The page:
Original release date: December 16, 2019
Access to this course expires on: August 25, 2022 at 11:59 PM Pacific Time
Gastrointestinal pathology emerged as a subspecialty in the early 1980s, coincident with the development of endoscopy and mucosal biopsy for diagnosis and management of patients with gastrointestinal disorders. Since that time, changes in tissue acquisition techniques and ancillary testing have drastically transformed the discipline; current practice bears little resemblance to that of our mentors. The past two decades have seen an explosion in the number and types of biopsy samples pathologists encounter in daily practice. Virtually every part of the tubular gut is now amenable to visualization and sampling, and most liver biopsies are performed by radiologists who utilize small-caliber needles. As a result, pathologists are expected to generate comprehensive and accurate differential diagnoses for a variety of inflammatory and neoplastic disorders based on limited biopsy material. Pathologists must be able to hone in on key features in order to narrow the differential diagnosis and facilitate patient management.
Practicing academic and community pathologists, and pathologists-in-training
Upon completion of this educational activity, learners will be able to:
- Improve criteria for interpretation of mismatch repair protein immunohistochemistry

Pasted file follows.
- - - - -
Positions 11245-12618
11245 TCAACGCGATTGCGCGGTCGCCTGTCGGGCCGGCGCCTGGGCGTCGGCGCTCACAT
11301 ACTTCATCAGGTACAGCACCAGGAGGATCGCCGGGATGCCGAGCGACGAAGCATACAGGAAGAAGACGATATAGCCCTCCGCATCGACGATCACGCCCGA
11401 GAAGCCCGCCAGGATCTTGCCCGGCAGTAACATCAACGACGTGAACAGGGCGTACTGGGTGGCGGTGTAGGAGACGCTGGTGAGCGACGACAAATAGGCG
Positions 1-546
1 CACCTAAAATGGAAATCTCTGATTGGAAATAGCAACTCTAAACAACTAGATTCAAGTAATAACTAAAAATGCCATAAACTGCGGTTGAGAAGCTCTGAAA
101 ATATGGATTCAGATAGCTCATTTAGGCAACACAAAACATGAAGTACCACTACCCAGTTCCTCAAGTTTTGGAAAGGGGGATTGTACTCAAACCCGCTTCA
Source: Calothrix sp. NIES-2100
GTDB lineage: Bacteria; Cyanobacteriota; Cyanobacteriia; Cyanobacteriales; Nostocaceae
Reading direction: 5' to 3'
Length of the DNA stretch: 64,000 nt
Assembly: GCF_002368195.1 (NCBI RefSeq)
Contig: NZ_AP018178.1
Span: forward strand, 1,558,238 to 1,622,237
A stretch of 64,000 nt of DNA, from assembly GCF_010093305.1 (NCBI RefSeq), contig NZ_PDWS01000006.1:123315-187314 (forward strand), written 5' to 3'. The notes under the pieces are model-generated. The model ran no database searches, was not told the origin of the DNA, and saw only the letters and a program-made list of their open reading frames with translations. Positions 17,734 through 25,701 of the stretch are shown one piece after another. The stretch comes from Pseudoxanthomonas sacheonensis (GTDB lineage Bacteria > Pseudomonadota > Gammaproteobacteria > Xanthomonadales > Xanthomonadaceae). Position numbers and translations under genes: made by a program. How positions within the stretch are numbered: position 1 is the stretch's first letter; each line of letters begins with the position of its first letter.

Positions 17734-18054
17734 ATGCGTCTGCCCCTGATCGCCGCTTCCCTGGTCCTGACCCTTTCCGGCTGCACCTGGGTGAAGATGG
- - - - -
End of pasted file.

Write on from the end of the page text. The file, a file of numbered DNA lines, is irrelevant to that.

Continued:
- Streamline utilization of ancillary tests in evaluation of lymphoid infiltrates of the GI tract
- Formulate an appropriate differential diagnosis for chronic hepatitis
- Distinguish between medication-related injury and other inflammatory conditions of the GI tract
- Explore various neoplasms that affect the gastrointestinal tract, liver and pancreas
Continuing Medical Education and Continuing Certification
The United States and Canadian Academy of Pathology is accredited by the Accreditation Council for Continuing Medical Education (ACCME) to provide continuing medical education for physicians.
The United States and Canadian Academy of Pathology designates this enduring material for a maximum of 27.25
AMA PRA Category 1 CreditsTM. Physicians should claim only the credit commensurate with the extent of their participation in the activity.
USCAP is approved by the American Board of Pathology (ABPath) to offer Self-Assessment credits (SAMs) and Lifelong Learning (Part II) credit for the purpose of meeting the ABPath requirements for Continuing Certification (CC). Registrants must take and pass the post-test in order to claim SAMs credit. Physicians can earn a maximum of 20.5 SAM/Part II credit hours.
The faculty, committee members, and staff who are in position to control the content of this activity are required to disclose to USCAP and to learners any relevant financial relationship(s) of the individual or spouse/partner that have occurred within the last 12 months with any commercial interest(s) whose products or services are related to the CME content. USCAP has reviewed all disclosures and resolved or managed all identified conflicts of interest, as applicable.
The following faculty reported a relevant financial relationship: David S. Klimstra, MD:
The following faculty and planners reported no relevant financial relationships: Rhonda Yantiss, MD; Henry D. Appelman, MD; Wendy L. Frankel, MD; John A. Hart, MD; Elizabeth A. Montgomery, MD
USCAP staff associated with the development of content for this activity reported no relevant financial relationships.
To earn CME and SAM credit, all learners must complete the evaluation. View and print your certificate by
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